and a hunter invasion every Fall. Plus, my rural hometown, a pheasant hunting capital, is overrun by hunter tourists every year. Bush-tax-cut wealth has driven the price of farmland beyond the reach of farming for profit as rich hunters buy up land for their once-a-year hunting pleasure.

Every ubber-rich tax-cut-Republican should have 160 acres of private pheasant hunting, right?

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Response to Coyotl (Reply #15)

Mon Feb 4, 2013, 10:30 AM

18. I am about the same. No subsistence hunters left in most of CA due to bad laws

Many left elsewhere

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Response to ProgressiveProfessor (Reply #18)

Mon Feb 4, 2013, 10:32 AM

19. Subsistence hunting was VERY common in California during the Great Depression

 

My stepfather and all of his brothers relied on it for many years.

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Response to ProgressiveProfessor (Reply #18)

Mon Feb 4, 2013, 12:47 PM

32. What bad laws?

I ask as a California gun owner who hunted for many years. The only "bad law" I know of that interferes with hunting in this state is the ban on lead shot (which, while annoying, is overblown by many hunters...I've downed plenty of duck with steel shot).

The real problem with hunting in California is the sprawl of the population itself. Most of the areas I hunted, as recently as 20 years ago, are covered by tract homes or "ranchettes" nowadays. Since you can't hunt within 150 yards of a house, vast chunks of former hunting lands are now unhuntable. When I was a kid, you could hop in a car and be out hunting within 30 minutes. Nowadays, for all but the most rural Californians, a hunting trip usually means several hours on the road to get to huntable areas.

The spread of people, not laws, has killed hunting in California.

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Response to Coyotl (Reply #6)

Mon Feb 4, 2013, 10:36 AM

20. come down to south Alabama, Mississippi or Arkansas

and see how you feel about that very isolated statement...

incredibly ignorant thing to say.

sP

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Response to Coyotl (Reply #6)

Mon Feb 4, 2013, 12:19 PM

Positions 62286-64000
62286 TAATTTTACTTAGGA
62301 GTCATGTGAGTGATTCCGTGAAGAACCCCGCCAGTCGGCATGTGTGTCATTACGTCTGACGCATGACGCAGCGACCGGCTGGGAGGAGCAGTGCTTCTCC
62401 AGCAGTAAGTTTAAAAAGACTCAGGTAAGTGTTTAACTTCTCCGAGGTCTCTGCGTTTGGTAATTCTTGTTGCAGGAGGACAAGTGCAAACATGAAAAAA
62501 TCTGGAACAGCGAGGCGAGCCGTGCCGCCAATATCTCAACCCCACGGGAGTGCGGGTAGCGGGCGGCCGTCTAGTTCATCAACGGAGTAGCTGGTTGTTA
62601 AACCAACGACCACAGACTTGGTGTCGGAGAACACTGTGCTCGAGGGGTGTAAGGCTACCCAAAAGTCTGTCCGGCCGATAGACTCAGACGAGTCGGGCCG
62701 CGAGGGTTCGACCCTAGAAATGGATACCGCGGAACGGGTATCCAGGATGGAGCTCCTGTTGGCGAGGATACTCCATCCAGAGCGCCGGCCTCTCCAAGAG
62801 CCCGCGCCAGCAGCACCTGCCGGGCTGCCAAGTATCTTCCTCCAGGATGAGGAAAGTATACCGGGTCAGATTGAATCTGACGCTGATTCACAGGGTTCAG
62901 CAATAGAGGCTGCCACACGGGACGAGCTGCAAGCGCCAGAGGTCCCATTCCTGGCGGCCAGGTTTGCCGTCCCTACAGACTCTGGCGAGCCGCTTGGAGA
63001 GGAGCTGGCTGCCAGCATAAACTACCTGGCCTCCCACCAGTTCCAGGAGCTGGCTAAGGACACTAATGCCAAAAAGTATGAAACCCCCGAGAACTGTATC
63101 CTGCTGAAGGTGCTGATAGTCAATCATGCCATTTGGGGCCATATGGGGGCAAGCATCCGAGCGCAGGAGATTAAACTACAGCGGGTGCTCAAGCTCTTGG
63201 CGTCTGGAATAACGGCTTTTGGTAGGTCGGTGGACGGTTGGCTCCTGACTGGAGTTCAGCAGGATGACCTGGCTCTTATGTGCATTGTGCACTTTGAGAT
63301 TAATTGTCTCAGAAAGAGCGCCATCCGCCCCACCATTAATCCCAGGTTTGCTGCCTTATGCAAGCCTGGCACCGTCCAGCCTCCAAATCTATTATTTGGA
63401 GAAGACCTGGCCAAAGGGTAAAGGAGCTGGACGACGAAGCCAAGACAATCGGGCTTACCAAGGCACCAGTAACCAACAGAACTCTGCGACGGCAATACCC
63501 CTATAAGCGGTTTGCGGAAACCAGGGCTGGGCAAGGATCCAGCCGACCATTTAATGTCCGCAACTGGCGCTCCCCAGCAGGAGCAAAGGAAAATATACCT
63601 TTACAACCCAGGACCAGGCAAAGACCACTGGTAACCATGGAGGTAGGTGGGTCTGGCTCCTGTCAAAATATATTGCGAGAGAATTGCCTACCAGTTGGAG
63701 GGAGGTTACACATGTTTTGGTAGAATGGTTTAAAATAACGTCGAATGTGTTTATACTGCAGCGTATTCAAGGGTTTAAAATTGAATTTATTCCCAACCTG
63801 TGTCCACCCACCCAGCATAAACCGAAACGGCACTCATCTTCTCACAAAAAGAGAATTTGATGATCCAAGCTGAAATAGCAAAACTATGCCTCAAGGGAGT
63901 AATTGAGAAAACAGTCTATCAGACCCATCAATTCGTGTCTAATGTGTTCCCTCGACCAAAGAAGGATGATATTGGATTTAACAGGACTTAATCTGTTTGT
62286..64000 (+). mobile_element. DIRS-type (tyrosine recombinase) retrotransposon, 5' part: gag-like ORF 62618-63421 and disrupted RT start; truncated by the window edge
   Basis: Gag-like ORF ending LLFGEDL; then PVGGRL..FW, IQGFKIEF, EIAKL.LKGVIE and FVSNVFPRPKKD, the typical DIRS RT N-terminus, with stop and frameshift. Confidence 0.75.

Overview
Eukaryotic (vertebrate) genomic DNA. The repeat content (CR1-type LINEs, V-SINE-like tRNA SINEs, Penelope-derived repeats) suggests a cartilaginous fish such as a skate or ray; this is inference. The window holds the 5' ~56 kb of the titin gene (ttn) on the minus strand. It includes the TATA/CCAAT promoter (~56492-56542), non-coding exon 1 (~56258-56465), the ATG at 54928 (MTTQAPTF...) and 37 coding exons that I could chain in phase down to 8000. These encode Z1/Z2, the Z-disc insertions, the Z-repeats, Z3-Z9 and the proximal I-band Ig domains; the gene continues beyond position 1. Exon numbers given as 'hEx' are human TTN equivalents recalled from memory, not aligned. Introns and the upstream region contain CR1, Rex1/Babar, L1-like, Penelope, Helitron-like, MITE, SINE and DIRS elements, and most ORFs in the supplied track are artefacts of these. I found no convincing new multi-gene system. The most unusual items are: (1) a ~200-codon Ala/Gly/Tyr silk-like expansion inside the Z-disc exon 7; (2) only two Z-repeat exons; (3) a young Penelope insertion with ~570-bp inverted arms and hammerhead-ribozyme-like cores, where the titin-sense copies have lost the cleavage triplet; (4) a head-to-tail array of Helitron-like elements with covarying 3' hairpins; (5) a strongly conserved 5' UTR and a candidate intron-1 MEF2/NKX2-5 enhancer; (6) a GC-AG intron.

28. Where in the hell do you live at to have such a WRONG idea about "rural folks"?

I just don't know where to start.

My Dad, a diehard Dem, was a rural type. He did duck hunting and deer on occasion. He preferred duck because it tasted good and there was always plenty of game.

Many rural families rely on hunting for food. Years ago, while living in Montana, we relied on deer to feed us through the winter months. We were both going to college and raising children. Money was very hard to come by in those days.

In the rural areas I have lived in we rarely had a problem with people from cities "invading" the countryside. Perhaps wherever you live you might have that issue.

Hunting is a way of life for a lot of families and your view of it is very far off the mark.

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Response to cynatnite (Reply #28)

Mon Feb 4, 2013, 01:00 PM

35. I hunt and fish for subsistence, garden and farmed too, forage, foray, etc. in rural USA, elsewhere

but the idea that hunting guns equate to "rural folks" is a false lumping of what hunting guns are today.

Not to mention, "rural folks" is about as out-dated as cars and a dairy cow in your city backyard.

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Response to Coyotl (Reply #35)

Mon Feb 4, 2013, 01:01 PM

36. Your words...not mine. n/t

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Response to Coyotl (Reply #6)

Mon Feb 4, 2013, 02:24 PM

40. WTF are you talking about?

I live in a rural Texas town where everyone hunts. NOBODY is rich, NOBODY is running around with $50k pickups or $300k motorhomes, etc. People here shoot DINNER, mainly axis and some white-tailed deer, practically out their back doors. We also eat the local turkeys and some other wild game, and sometimes do shoot other animals such as a raccoon that has invaded the pigeon loft.

You obviously don't get it. If you've ever lived in a rural area, it's been a resort town - which doesn't count. We have a few scattered ranches that do cater to rich city folk, but those are stocked with mostly exotics so they operate year round. Nobody wreaks havoc around here during hunting seasons.

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Response to Daemonaquila (Reply #40)

Mon Feb 4, 2013, 02:36 PM

43. I'm talking about hunters being more than just "rural folks"

in case that isn't obvious by now

This is not a question of "rural folks" who hunt for food and "other folks" who don't. That is a gross simplification of who is or in not a hunter, not to mention of why animals are shot by humans.

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Response to Robb (Original post)

Mon Feb 4, 2013, 09:18 AM

7. I'd be cool with them. So - how do you fairly distinguish

between the 'hunting' gun bought in 1 area for one purpose vs another 1 bought for another reason in another area?

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Response to Robb (Original post)

Mon Feb 4, 2013, 09:27 AM

8. as long as they hunt critter and not people

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Response to Robb (Original post)